For those who are unfamiliar with these options, I’ll give you a totally-not-a-medical-professional breakdown of my obsessive Google search results:
A vasectomy reversal is an outpatient operation which can be extremely painful for the man to recover from. For each year that passes after having a vasectomy, the chances of a successful reversal diminish. Of course the cost will vary depending on your clinic, insurance, etc. but the average cost I have seen is $2,000-$5,000.
The actual process depends on how the vasectomy was done (cauterized, clipped, or both), but it is typically a 3-5 hour long outpatient procedure, with a 1-2 week painful recovery time.
In Vitro Fertilization (IVF) is a more invasive, more expensive ($20,000+) option to conceive; however, the success rates are much higher than through a vasectomy reversal. IVF is very hard on the woman mentally and physically, and the hormone injections pre-op seem to really take a toll.
The actual process in a nutshell is as follows: they extract sperm from the man, eggs from the woman, try to fertilize the eggs through science, then try to implant the fertilized eggs into the woman. Sounds simple, right?!
No… it doesn’t sound simple. Of course it doesn’t.
To be clear, this is the one time where I can say “I knew what I was signing up for.” I knew when I started dating my husband that he had a recent vasectomy, and I knew (at least, I heard him say) that he never wanted to have it reversed (although, I was certain his opinion would change).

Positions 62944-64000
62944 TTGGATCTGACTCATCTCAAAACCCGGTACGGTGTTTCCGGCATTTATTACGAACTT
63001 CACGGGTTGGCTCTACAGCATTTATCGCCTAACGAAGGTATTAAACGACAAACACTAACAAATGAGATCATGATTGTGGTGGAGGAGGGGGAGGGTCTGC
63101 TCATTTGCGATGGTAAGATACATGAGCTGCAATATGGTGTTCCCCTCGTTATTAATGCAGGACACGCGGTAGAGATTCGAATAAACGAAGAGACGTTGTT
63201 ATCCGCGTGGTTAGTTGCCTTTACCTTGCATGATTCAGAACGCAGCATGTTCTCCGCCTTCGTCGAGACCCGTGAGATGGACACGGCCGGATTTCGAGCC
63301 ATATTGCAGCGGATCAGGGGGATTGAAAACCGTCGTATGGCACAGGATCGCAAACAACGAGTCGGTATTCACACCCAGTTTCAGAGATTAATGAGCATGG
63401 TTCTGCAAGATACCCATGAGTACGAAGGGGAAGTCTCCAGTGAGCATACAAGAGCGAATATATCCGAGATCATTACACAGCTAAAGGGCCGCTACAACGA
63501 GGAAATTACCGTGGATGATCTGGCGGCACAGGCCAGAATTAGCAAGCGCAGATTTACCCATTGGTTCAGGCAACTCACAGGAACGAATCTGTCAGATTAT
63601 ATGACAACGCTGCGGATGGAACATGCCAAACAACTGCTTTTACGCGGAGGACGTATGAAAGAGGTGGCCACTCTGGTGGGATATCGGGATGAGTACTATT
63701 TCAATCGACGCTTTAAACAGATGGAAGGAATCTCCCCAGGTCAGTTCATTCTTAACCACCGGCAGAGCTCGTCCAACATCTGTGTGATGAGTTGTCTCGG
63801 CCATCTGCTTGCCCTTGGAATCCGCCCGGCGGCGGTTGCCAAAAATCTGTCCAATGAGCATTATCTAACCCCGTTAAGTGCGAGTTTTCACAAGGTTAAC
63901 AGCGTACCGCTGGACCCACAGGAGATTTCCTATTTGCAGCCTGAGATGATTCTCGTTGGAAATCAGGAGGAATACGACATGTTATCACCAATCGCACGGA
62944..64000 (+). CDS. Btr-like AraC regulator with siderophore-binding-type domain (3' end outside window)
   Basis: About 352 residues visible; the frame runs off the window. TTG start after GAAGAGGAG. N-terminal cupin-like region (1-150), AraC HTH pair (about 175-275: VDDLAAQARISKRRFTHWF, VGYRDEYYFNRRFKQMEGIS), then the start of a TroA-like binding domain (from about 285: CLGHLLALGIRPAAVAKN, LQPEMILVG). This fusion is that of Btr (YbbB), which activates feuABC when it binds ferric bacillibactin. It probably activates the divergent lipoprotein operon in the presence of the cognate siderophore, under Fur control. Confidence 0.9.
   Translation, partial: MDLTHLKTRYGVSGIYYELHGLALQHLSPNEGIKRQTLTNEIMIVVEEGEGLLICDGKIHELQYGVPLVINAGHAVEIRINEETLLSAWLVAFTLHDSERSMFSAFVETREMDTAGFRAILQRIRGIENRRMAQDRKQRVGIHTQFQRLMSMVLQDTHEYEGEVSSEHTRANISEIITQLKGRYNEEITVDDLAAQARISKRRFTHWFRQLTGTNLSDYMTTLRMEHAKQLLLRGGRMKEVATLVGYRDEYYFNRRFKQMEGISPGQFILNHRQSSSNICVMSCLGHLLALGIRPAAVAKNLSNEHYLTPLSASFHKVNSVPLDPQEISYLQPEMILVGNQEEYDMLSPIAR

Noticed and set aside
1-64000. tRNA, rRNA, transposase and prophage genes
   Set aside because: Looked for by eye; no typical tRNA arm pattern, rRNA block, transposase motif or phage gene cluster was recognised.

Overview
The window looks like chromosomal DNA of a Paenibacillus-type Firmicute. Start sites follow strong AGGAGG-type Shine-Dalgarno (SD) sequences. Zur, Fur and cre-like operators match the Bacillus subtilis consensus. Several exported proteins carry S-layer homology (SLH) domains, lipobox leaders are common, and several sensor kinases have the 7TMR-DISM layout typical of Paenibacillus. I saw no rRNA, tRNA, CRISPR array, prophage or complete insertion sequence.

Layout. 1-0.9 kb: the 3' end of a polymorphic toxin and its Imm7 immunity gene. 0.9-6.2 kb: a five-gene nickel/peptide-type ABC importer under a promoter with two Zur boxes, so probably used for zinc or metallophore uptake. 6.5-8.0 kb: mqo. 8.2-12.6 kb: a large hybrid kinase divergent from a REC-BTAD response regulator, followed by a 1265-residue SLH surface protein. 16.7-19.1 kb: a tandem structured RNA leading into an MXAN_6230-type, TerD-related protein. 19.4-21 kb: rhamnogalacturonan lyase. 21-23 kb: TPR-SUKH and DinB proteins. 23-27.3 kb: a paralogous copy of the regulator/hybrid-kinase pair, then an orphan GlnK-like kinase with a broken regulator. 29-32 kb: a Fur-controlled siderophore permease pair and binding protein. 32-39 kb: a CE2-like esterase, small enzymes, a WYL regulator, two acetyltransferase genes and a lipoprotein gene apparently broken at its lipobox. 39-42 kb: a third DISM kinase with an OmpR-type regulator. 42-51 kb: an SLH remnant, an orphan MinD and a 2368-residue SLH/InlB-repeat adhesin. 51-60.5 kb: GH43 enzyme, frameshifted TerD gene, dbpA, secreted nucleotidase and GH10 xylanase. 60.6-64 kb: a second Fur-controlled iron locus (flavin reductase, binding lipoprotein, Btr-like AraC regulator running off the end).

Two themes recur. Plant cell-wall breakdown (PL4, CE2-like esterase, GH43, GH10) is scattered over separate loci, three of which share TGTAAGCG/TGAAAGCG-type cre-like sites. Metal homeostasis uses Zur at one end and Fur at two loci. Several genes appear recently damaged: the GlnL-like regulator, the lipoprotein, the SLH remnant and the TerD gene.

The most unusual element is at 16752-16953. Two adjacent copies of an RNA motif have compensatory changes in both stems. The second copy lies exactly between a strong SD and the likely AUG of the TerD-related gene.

With that in mind, this is not a post to complain about my situation. My husband is amazing, and we really do live a blessed life.
This post is one big plea for someone to answer my initial question… How do you decide if you really want to have a child?
When your life is great, your family operates like a well-oiled machine. Your routine works for everyone. You have your “kid days” and your “kid-free days,” and you enjoy and make the most out of both. You have family time, but you still get to date your spouse.
When you know the financial and health-based risks involved with a complicated IVF procedure and still may not end up with a child, or you may end up with an unhealthy child, is it worth it?
You want to look at your child and see the perfect mix of you and your husband… but do you need to?